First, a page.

Jack the Giant Slayer: ***/*****, or 7/10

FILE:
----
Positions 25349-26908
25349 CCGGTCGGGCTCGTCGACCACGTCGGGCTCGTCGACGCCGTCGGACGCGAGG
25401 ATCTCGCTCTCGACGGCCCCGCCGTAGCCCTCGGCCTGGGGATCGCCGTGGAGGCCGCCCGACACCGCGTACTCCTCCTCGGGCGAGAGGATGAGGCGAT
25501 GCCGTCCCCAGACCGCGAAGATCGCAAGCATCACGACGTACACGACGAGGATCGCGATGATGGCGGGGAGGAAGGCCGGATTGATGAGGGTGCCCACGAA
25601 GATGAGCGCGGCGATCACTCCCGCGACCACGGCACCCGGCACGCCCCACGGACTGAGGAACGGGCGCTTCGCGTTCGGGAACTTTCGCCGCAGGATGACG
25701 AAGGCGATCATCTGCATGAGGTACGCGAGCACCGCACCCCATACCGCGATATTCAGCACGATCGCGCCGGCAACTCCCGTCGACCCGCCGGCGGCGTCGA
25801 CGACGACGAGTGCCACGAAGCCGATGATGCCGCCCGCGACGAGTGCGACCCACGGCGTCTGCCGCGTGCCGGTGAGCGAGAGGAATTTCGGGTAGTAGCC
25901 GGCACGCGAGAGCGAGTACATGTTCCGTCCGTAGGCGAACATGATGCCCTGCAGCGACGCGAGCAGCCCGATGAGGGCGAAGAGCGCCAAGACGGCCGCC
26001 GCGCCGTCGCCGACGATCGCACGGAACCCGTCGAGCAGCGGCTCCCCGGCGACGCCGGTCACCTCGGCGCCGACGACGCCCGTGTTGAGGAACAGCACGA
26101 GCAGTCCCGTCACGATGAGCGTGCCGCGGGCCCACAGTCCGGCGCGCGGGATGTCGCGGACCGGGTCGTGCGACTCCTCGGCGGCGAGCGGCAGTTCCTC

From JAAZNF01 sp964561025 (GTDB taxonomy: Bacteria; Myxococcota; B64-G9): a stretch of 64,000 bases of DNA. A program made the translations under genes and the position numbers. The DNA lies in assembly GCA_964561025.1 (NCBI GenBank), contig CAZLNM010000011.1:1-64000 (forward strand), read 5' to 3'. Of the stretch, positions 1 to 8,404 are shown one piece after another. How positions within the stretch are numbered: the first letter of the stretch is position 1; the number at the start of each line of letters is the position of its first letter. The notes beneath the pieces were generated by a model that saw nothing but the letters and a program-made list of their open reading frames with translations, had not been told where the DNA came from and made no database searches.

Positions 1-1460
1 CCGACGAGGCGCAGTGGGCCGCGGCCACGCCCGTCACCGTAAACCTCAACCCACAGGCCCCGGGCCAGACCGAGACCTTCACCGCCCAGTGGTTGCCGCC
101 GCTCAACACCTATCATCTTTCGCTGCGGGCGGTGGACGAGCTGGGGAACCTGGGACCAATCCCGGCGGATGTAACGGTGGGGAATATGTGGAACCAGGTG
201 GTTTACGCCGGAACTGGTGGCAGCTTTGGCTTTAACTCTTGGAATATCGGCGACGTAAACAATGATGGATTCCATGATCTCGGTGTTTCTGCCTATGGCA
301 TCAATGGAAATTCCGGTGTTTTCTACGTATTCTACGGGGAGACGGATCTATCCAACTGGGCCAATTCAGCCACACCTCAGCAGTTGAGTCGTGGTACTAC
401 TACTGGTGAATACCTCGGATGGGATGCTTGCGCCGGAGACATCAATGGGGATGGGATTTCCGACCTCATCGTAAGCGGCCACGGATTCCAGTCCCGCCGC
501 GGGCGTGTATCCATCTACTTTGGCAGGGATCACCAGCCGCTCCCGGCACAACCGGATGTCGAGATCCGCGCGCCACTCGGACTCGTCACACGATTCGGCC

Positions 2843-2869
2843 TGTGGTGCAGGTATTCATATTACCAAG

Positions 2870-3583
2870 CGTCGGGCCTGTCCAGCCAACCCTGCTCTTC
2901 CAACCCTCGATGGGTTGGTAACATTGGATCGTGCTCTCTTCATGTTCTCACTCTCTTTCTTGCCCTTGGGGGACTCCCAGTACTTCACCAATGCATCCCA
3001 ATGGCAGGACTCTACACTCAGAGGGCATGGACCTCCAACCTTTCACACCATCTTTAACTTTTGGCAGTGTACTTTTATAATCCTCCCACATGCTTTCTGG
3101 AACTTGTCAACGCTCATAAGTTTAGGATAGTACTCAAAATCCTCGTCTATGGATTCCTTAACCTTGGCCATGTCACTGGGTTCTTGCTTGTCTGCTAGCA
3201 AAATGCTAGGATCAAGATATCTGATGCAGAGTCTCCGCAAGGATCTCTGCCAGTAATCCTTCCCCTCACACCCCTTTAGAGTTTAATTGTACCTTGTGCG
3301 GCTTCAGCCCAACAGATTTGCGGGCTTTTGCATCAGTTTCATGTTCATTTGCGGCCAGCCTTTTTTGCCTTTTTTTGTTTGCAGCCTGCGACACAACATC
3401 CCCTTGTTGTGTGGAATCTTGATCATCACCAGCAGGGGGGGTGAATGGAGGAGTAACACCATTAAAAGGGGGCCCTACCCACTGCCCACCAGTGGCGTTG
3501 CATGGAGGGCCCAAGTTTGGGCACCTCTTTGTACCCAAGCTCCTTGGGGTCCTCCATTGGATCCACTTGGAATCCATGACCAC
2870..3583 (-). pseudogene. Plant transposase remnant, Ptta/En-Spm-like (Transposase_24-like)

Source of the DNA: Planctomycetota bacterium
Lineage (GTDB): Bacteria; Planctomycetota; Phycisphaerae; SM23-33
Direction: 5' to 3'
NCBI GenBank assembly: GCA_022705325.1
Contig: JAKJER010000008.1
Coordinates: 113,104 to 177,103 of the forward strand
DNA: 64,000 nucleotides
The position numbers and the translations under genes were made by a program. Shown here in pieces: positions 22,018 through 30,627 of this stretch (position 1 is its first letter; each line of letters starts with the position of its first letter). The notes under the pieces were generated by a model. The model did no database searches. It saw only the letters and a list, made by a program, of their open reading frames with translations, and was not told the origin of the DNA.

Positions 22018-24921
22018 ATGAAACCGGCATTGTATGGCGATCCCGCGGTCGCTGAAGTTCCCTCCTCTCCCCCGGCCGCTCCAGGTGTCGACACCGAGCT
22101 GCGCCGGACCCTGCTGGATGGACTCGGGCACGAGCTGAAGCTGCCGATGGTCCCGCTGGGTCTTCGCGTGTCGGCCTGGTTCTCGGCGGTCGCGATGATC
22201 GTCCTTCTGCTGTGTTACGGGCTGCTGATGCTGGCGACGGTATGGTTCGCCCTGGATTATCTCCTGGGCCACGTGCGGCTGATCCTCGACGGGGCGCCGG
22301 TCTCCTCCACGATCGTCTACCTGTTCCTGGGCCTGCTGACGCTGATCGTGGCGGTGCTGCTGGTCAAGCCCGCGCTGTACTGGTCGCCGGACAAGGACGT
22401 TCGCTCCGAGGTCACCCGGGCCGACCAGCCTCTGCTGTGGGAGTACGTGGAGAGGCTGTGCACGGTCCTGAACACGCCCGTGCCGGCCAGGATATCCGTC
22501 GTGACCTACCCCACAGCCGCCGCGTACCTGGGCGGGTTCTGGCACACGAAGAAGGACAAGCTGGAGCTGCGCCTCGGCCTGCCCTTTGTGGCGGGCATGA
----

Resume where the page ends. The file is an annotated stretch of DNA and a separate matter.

Bryan Singer's reimagining of the story about the farmboy Jack who fought savage giants mixes the cheerful British fairy tale Jack and the Bean Stalk with the darker and more violent related tale of Jack the Giant Killer, resulting in a hybrid which incorporates the key narrative elements of both for its own plot purposes. The result is an entertaining adventure flick which sadly looses some of its pleasuring punch by trusting in overly trite but true fairy tale signifiers too much. Simple country boy Jack (Nicholas Hoult, X-Men: First Class) meets gorgeous princess Isabelle (Eleanor Tomlinson), who prefers adventure over the boring life of royalty. She gets more than she bargained for when she seeks shelter at Jack's home during a stormy night, just when alleged magic beans he spilled take root and quickly form a giant bean stalk, rising to a strange land above the clouds and sweeping the girl along. The King sends a rescue party to retrieve his daughter, and Jack volunteers to save this girl that's oh so out of his league despite their mutual attractions. Unfortunately for their young love, the land in the skies is inhabited by a race of brutal giants, who were exiled there in ages past so their taste for human flesh would no longer plague mankind. Of course, upon learning a new connection between their two worlds has been established, the monsters soon plan to make use of it to return to Earth and scour the land for human snack food. Thrown in the mix is a subplot regarding a treacherous count (Stanley Tucci) set to marry Isabelle, who only wants to use her to become king himself, and eagerly turns towards controlling the giants via a magic crown to achieve his goal. A solid and simple plot, devoid of surprises, and regrettably hindered by cliché character building, clearly delineating the good guys from the bad, while centered around a fairly boring love affair that all too typically rises above class dinstinctions. It's all a tad too 'Disney' for a capable director like Singer, but there's still a few things to enjoy here. For one thing, there's the abundance of good character actors the likes of Ian McShane and Ewan McGregor (with intriguing facial hair!) that take good care of the supporting roles, but unfortunately can't make the bland performances by the main couple more lively. For another, there's the impressive array of nasty giants that make for a formidable enemy and fun action scenes galore, as well as a bunch of morbidly gory instances of suspense. It's clear the huge budget went first and foremost to the FX departments, who did a hell of a job with the overall design of the vicious creatures – the grotesque two headed giant leader particularly – and their grandiose final battle against their favorite food. If only Singer had spent more time finetuning the story to make it feel a little less old-fashioned and predictable, this movie might have done more slaying at the box office.